Samsung convoluted dual boot for Windows 8 and Mint 14

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Samsung convoluted dual boot for Windows 8 and Mint 14

Postby tom_byrne on Sun Jan 20, 2013 11:50 am

Hi,

I managed to get Mint 14 running from disk on my NP550P7-S05UK laptop (details below) however the boot procedure is rather convoluted.

I disabled Fast Boot and Secure Boot to install from DVD however after a reboot, instead of the grub loader I get a message to select suitable media and re-boot. (I think all this is "secure-boot-dysfunctionality").

I can boot to Windows 8 by resetting the original BIOS settings however I noticed that with Secure Boot off I can interupt a boot using F4 (recovery).

I then cancel the recovery and select restart and then get the grub loader.

Although this allows me to run Mint from disk it is a tad awkward (sarcastic understatement).

I'd be interested to hear if anyone has experienced this or has suggestions/solutions?

I believe Ubunto have a 64b distro that supports Secure Boot but I would prefer to use Mint if at all possible.

Regards
Tom


System: Host: tom-550P5C-550P7C Kernel: 3.5.0-17-generic x86_64 (64 bit) Desktop: Gnome Distro: Linux Mint 14 Nadia
Machine: System: SAMSUNG product: 550P5C/550P7C version: P03ABI
Mobo: SAMSUNG model: SAMSUNG_NP1234567890 version: SEC_SW__1234567890ABCD
Bios: American Megatrends version: P03ABI.005.120927.dg date: 09/27/2012
CPU: Quad core Intel Core i7-3630QM CPU (-HT-MCP-) cache: 6144 KB flags: (lm nx sse sse2 sse3 sse4_1 sse4_2 ssse3 vmx)
Clock Speeds: 1: 1200.00 MHz 2: 1200.00 MHz 3: 1200.00 MHz 4: 1200.00 MHz 5: 1200.00 MHz 6: 1200.00 MHz 7: 1200.00 MHz 8: 1200.00 MHz
Graphics: Card-1: Intel 3rd Gen Core processor Graphics Controller
Card-2: NVIDIA GK107 [GeForce GT 650M]
X.Org: 1.13.0 drivers: (unloaded: fbdev,vesa) FAILED: nouveau,intel Resolution: 1600x900@60.1hz
GLX Renderer: Mesa DRI Intel Ivybridge Mobile GLX Version: 3.0 Mesa 9.0
Audio: Card: Intel 7 Series/C210 Series Chipset Family High Definition Audio Controller driver: snd_hda_intel
Sound: Advanced Linux Sound Architecture ver: 1.0.25
Network: Card-1: Intel Centrino Advanced-N 6235 driver: iwlwifi
IF: wlan0 state: up mac: c4:85:08:f0:72:dd
Card-2: Realtek RTL8111/8168B PCI Express Gigabit Ethernet controller driver: r8169
IF: eth0 state: up speed: 100 Mbps duplex: full mac: 50:b7:c3:06:79:a4
Drives: HDD Total Size: 1000.2GB (0.4% used) 1: id: /dev/sda model: ST1000LM024_HN size: 1000.2GB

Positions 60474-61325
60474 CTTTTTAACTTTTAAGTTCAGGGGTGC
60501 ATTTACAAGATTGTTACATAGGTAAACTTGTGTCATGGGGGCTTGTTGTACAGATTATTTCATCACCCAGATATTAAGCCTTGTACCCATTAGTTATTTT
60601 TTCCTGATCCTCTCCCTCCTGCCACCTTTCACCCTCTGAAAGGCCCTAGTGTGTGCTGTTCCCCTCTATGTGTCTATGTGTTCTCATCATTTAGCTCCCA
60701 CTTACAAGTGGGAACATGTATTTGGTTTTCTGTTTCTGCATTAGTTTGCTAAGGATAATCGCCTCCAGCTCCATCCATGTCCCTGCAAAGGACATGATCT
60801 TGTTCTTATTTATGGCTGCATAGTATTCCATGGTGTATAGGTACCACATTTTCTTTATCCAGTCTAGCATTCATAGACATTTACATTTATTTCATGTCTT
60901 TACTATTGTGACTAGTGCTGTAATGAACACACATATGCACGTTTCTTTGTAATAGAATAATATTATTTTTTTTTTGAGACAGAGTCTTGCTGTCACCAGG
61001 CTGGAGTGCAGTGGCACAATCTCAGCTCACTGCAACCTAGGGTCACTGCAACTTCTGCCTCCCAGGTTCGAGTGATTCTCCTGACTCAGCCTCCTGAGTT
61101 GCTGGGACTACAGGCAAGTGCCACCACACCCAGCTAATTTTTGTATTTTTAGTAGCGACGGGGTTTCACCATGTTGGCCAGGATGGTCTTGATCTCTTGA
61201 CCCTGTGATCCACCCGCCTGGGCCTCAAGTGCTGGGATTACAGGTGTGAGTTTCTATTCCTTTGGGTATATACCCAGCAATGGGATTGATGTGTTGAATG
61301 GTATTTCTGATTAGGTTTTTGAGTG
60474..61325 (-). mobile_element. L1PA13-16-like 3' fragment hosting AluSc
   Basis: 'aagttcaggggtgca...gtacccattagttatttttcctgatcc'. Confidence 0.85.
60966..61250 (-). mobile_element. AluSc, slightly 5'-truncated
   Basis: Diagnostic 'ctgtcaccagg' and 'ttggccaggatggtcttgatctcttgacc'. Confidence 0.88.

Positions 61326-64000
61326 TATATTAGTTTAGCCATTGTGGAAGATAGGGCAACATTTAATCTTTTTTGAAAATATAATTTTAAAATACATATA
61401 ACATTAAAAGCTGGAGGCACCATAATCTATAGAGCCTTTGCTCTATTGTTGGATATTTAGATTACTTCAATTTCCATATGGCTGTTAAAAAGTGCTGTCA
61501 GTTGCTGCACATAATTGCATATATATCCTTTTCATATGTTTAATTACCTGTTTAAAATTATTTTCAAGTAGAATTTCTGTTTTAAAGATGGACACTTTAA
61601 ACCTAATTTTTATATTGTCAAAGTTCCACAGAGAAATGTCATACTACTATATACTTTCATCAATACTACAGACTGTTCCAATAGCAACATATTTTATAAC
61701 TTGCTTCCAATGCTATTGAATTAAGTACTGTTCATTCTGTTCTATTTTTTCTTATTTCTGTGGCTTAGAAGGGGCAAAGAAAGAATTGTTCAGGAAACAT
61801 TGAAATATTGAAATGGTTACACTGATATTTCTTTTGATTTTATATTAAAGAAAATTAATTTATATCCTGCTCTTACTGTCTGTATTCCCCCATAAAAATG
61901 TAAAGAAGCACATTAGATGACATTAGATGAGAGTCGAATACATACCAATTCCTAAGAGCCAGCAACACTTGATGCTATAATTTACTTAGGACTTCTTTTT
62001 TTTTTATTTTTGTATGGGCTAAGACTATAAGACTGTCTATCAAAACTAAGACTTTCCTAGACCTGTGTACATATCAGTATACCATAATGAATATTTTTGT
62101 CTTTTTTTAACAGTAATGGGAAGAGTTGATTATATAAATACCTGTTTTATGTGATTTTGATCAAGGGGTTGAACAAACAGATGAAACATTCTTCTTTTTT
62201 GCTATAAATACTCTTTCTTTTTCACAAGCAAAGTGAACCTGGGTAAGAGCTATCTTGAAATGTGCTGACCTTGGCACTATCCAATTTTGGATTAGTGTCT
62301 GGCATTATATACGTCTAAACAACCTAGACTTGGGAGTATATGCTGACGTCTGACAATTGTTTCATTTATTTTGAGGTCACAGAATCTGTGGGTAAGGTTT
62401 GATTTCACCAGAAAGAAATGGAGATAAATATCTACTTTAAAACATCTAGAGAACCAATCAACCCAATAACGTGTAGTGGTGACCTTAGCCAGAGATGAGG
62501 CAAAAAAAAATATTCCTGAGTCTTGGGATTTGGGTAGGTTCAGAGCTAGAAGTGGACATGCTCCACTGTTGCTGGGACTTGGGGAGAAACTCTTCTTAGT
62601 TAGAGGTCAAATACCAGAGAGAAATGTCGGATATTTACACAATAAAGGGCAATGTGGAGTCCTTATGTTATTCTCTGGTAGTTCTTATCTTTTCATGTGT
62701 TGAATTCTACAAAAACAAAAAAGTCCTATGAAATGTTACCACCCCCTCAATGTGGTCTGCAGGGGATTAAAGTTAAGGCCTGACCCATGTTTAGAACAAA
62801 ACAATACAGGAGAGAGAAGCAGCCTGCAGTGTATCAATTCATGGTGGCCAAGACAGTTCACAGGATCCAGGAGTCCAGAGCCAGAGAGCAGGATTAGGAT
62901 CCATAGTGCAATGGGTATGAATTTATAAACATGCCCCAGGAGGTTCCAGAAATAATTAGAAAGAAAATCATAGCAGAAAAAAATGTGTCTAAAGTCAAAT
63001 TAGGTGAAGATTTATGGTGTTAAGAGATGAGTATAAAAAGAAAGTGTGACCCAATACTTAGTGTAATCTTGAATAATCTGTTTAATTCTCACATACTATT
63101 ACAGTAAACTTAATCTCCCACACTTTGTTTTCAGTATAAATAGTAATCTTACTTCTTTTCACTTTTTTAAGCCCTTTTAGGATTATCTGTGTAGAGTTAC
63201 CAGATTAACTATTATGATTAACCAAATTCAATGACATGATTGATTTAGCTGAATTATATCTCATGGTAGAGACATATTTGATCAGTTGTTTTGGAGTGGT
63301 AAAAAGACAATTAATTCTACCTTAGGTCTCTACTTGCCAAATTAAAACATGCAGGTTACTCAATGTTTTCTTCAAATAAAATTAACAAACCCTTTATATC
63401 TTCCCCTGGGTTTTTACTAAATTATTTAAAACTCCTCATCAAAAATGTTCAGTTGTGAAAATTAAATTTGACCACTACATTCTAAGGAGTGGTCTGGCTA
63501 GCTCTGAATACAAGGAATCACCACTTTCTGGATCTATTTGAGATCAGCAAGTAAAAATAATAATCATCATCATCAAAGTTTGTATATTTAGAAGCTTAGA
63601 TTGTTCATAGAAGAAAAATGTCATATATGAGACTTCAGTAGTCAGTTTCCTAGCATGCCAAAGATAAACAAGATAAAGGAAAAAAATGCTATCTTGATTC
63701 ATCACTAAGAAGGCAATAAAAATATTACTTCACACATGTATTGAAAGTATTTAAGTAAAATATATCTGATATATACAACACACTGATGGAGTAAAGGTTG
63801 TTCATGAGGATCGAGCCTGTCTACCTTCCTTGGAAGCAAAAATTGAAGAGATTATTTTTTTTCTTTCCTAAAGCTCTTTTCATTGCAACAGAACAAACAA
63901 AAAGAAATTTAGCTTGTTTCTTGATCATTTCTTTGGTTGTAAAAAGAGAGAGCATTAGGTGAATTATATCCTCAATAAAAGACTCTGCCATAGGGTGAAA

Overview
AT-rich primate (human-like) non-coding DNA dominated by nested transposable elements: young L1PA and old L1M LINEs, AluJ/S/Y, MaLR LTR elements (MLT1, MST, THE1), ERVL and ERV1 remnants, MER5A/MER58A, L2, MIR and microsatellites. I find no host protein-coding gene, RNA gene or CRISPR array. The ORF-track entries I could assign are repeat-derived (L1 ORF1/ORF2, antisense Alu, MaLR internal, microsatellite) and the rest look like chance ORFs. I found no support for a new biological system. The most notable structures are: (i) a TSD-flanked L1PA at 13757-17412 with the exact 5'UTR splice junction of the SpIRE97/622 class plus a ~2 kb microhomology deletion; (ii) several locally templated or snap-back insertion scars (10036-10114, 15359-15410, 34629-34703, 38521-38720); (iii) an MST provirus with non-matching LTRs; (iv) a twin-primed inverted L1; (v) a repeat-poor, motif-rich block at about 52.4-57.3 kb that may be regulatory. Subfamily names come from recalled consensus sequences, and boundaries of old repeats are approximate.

Partition: ID: / size: 451G used: 3.7G (1%) fs: ext4 ID: swap-1 size: 8.47GB used: 0.00GB (0%) fs: swap
RAID: No RAID devices detected - /proc/mdstat and md_mod kernel raid module present
Sensors: System Temperatures: cpu: 51.0C mobo: 51.0C
Fan Speeds (in rpm): cpu: N/A
Info: Processes: 167 Uptime: 12:41 Memory: 781.6/7873.9MB Client: Shell inxi: 1.8.4
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Re: Samsung convoluted dual boot for Windows 8 and Mint 14

Postby viking777 on Sun Jan 20, 2013 12:54 pm

Imho, the only chance you have with secure boot is to switch it off for approximately the next two years. Then switch it on again and see if anybody has got it to work by then.

I guess the question is can you boot windows and mint with secure boot switched off permanently in your bios?
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Re: Samsung convoluted dual boot for Windows 8 and Mint 14

Postby tom_byrne on Sun Jan 20, 2013 6:46 pm

Yes, that would be acceptable and I suppose Windows 8 requires secure boot to be on, so turning off SB in the BIOS effectively turns off W8

When I think of it, I might prefer to do without W8 rather than go through hoops to get to Mint.

However, I'm not confident that I can scratch the disk and do a full install of Mint - should this be possible?
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Re: Samsung convoluted dual boot for Windows 8 and Mint 14

Postby srs5694 on Sun Jan 20, 2013 7:52 pm

tom_byrne wrote:I managed to get Mint 14 running from disk on my NP550P7-S05UK laptop (details below) however the boot procedure is rather convoluted.